log_format apache
    '$remote_addr - $remote_user [$time_local] '
    '"$request" $status $body_bytes_sent '
    '"$http_referer" "$http_user_agent" '
log_format full
    '$remote_addr $remote_user [$time_local] '
    '"$host"->$proxy_host->$upstream_addr '
    '"$request" $status($upstream_status) '
    '$bytes_sent/$gzip_ratio($sent_http_content_type) '
log_format perf
    '$request_time($upstream_response_time) '
    '$bytes_sent/$gzip_ratio($sent_http_content_type) '
    '$status "$upstream_addr$uri"';
log_format gzip
    '$bytes_sent/$gzip_ratio($sent_http_content_type) '
log_format redirect
    '$time_local $redir_match $redir_action $redir_url';
#access_log off;
 access_log /var/log/nginx/access.log      apache;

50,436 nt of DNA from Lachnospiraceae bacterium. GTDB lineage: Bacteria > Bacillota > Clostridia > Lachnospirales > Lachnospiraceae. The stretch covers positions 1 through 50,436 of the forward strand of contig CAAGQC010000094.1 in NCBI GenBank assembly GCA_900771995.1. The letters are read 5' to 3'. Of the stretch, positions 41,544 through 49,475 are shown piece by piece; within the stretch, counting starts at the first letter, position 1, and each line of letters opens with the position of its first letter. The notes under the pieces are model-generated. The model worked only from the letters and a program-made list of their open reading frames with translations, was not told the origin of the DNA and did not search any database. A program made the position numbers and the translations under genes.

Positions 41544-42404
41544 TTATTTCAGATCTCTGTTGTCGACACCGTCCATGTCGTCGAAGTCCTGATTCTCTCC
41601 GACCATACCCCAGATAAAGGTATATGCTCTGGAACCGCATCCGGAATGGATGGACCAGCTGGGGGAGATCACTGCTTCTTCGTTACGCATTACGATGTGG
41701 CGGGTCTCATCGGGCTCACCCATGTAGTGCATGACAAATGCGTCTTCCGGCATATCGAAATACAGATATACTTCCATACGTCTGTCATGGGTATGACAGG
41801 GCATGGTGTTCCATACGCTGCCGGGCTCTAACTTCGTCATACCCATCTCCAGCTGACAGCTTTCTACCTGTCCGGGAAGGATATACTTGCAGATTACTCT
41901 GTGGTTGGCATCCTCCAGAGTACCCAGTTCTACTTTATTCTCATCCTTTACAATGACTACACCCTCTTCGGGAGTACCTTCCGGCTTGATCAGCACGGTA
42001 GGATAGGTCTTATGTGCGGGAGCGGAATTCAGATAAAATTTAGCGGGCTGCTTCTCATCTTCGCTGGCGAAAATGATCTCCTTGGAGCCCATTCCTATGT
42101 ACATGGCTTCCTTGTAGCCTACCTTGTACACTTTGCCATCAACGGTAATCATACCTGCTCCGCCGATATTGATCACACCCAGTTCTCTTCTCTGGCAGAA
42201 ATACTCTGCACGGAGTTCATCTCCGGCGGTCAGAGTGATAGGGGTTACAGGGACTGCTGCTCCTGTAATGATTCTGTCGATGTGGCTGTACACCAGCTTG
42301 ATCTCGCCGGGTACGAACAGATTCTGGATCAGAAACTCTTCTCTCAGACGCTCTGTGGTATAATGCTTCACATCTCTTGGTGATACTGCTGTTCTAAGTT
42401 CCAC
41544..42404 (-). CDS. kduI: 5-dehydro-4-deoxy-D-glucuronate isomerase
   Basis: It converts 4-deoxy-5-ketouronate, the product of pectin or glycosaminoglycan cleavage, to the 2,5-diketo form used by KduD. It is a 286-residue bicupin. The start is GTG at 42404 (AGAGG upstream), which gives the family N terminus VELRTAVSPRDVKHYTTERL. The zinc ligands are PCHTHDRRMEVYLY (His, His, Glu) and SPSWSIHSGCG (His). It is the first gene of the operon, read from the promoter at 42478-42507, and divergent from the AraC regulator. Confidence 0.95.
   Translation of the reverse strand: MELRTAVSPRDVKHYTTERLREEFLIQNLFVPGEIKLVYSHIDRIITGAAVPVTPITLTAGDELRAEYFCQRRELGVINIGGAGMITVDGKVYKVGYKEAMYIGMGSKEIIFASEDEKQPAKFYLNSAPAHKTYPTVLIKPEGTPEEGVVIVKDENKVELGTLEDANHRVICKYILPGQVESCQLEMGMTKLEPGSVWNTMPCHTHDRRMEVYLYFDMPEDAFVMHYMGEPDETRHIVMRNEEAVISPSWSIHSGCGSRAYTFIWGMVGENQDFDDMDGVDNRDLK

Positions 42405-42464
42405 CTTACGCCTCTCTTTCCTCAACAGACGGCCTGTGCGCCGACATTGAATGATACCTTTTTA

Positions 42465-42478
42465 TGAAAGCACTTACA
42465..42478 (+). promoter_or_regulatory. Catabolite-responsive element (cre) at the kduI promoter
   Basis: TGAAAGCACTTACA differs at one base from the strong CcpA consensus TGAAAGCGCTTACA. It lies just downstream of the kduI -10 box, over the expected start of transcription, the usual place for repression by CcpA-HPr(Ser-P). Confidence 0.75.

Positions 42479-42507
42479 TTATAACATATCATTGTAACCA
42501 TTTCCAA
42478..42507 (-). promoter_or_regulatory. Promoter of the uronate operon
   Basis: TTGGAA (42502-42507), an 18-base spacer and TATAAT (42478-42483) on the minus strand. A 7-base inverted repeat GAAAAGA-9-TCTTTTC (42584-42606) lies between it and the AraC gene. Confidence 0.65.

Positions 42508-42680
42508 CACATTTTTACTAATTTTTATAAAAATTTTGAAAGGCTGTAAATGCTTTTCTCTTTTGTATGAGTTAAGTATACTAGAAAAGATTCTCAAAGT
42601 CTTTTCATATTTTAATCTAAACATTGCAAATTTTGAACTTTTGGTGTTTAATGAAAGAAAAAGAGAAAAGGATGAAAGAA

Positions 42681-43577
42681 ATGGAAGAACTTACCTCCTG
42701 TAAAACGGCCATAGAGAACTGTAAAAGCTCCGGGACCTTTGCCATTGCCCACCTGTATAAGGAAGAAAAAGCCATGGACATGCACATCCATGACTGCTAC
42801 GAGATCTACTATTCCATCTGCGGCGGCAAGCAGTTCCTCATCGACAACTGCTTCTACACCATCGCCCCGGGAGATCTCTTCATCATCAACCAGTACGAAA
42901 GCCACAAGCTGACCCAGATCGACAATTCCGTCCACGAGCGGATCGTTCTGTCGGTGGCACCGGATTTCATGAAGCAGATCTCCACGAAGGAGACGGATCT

#access_log /var/log/nginx/access-full.log full;
 access_log /var/log/nginx/access-perf.log perf;
#access_log /var/log/nginx/access-gzip.log gzip;


We use this file to define the relation of two backend servers with an ID.

upstream <backend-id-1>  {
  server <server-ip-1.1>:<internal-port>;
  server <server-ip-1.2>:<internal-port> backup;
upstream <backend-id-2>  {
  server <server-ip-2.1>:<internal-port>;
  server <server-ip-2.2>:<internal-port> backup;
upstream <backend-id-3>  {
  server <server-ip-3.1>:<internal-port>;
  server <server-ip-3.2>:<internal-port> backup;

Server and Applications

Simple Applications

This is the example of a default application in "/etc/nginx/mapping/<segment>/<application>", which should fit in most of the cases.

location /<app-path>/ { proxy_pass http://<backend-id>; }

Root Applications

Some web applications don't allow changing the root path to a subdirectory. You can use of course one of them in combination with applications with subdirectories in a server configuration. But you have to add an "if"-statement if you want to use the feature "proxy_intercept_errors".

location / {
    if (-f $request_filename) { break; }
    proxy_pass http://<backend-id>;

Uploader App